When I quit drinking I felt like my life was an apology. This deliberate change, was my way of showing the world, I was sorry for the way I lived my life and I was willing to change my ways. The expression “the best apology is a change of behavior” was my mantra. I was truly sorry, but unfortunately I did not understand how a proper apology works. You see, I have been holding onto the expectation that because I have taken this step to change my ways, that the people who have hurt me, might then apologize back to me. I had expectations. I made assumptions.
I thought…maybe these people who hurt me would also change their ways? Maybe they would come to me and say… “I am sorry for the things I have said and done to hurt you Karyn, can we try to make things right and move forward in this life together, as healed and happy people?” This never happened, even though I spent an enormous amount of time wishing it would - time I can’t get back.
What I refused to recognize all this time, is that people will never see things from my perspective. In most cases, people have good intentions and do not mean to hurt others. Typically, people hurt other people as part of a ripple effect of the pain they experience themselves. If they’ve done you wrong, it’s not about you - it is about them. They are simply trying to cope.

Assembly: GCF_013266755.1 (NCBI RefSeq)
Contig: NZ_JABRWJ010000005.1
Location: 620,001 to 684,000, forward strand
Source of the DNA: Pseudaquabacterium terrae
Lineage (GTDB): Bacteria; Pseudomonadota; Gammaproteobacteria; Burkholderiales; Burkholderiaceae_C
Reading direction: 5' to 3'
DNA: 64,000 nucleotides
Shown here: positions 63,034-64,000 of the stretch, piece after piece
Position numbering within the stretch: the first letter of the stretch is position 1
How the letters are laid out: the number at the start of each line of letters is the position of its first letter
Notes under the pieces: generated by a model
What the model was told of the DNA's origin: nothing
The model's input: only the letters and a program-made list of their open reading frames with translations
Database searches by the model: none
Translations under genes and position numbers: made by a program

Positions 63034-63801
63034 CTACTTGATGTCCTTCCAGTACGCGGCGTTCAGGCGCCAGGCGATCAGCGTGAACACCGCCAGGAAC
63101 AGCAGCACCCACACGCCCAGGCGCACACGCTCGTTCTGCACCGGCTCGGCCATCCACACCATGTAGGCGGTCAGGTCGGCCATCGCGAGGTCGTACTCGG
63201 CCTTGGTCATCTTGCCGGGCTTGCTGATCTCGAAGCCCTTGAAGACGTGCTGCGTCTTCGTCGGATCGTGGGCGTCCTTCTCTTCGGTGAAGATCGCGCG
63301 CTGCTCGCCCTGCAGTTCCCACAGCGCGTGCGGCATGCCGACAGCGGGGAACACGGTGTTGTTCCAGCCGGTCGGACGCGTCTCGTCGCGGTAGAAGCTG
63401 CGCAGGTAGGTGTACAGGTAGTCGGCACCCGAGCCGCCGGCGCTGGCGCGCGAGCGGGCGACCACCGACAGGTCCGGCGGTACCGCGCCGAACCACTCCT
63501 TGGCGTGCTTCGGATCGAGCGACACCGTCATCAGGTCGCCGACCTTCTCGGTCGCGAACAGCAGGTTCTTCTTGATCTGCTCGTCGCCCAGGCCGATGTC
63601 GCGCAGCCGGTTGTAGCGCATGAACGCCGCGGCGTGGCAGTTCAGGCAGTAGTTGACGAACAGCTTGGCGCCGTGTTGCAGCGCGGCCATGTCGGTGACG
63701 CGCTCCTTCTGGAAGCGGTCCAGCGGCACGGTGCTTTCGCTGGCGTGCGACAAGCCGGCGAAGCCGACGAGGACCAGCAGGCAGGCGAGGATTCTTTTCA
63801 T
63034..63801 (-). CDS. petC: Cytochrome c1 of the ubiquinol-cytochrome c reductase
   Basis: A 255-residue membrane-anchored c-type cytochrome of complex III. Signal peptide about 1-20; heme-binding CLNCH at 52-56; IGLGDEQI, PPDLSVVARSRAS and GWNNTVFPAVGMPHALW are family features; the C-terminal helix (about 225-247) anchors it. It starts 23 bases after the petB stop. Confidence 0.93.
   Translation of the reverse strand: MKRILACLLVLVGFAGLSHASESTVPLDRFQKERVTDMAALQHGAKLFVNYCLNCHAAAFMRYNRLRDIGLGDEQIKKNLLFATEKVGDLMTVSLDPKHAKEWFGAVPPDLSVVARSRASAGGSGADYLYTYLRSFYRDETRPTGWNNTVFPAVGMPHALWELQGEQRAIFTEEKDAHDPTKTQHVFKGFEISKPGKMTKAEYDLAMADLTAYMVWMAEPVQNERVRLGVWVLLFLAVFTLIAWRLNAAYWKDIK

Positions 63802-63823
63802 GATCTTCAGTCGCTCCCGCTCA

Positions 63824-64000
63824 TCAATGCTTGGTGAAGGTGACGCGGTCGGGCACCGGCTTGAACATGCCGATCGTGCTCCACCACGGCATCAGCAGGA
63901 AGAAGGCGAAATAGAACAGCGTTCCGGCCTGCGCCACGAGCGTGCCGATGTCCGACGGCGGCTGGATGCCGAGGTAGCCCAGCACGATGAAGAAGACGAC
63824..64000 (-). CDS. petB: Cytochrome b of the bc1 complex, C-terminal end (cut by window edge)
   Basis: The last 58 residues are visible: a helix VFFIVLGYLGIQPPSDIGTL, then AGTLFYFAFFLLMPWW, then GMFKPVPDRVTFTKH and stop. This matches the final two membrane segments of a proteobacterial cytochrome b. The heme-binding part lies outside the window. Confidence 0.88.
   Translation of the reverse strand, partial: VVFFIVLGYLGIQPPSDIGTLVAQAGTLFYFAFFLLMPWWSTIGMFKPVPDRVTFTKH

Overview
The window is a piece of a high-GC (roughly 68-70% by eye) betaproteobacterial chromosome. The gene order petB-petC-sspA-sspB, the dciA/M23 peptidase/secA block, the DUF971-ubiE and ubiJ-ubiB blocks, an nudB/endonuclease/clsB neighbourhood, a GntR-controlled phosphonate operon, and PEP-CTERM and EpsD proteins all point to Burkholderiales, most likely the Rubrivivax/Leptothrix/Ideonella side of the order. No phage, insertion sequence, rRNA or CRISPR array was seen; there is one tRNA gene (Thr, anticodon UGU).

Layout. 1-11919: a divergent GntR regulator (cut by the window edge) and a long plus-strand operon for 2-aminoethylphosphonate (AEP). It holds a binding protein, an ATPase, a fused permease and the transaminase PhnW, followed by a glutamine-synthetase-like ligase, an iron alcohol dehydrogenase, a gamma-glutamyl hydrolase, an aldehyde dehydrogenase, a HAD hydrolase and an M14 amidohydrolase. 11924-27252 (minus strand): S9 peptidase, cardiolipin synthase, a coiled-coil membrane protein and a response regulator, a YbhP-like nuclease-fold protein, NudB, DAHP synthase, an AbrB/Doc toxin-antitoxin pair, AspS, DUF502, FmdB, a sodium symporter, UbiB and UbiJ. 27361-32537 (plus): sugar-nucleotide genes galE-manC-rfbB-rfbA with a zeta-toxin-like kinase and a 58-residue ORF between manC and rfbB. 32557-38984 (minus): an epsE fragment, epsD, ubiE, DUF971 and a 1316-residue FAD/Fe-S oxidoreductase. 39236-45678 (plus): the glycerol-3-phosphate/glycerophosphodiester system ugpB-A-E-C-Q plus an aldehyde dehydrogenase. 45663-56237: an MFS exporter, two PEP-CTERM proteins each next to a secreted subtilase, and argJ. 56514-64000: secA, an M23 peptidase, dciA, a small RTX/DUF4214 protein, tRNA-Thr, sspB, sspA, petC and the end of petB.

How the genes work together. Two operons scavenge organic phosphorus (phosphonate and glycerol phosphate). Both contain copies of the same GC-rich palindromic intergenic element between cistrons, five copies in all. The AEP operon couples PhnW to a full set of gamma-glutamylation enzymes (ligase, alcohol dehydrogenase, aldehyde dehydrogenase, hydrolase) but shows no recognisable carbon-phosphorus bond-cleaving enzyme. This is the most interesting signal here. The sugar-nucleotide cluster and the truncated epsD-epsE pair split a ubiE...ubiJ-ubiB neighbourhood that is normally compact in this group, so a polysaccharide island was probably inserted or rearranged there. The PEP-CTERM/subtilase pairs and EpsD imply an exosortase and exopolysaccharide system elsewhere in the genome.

The real shame about all of this is about the people who were in fact, there for me. The voices of the supporters that were dampened by my angst about those who ‘done me wrong’. While I was wishing for certain people to come to me and make things right, I was unable to accept the love and support that was actually coming to me from others. There have been a number of kind and generous people who have reached out, and keep reaching out, to help me through my difficult times. These people have not been thanked - not like they should be. For that I’m sorry.
I’m also genuinely sorry about my failed relationships. I have blamed others for a long time. Indeed, I have something to apologize for as well. I must be accountable for my part in the breakdown of these relationships.
I disagree that the best apology is a change of behaviour. The best apology is the use of words to communicate to other people, what you have done and how you take ownership of it with regret. And then… to have zero expectations of an apology in return. The hardest part about an apology is the truth - the truth that you yourself were in the wrong, and there is nobody else to blame.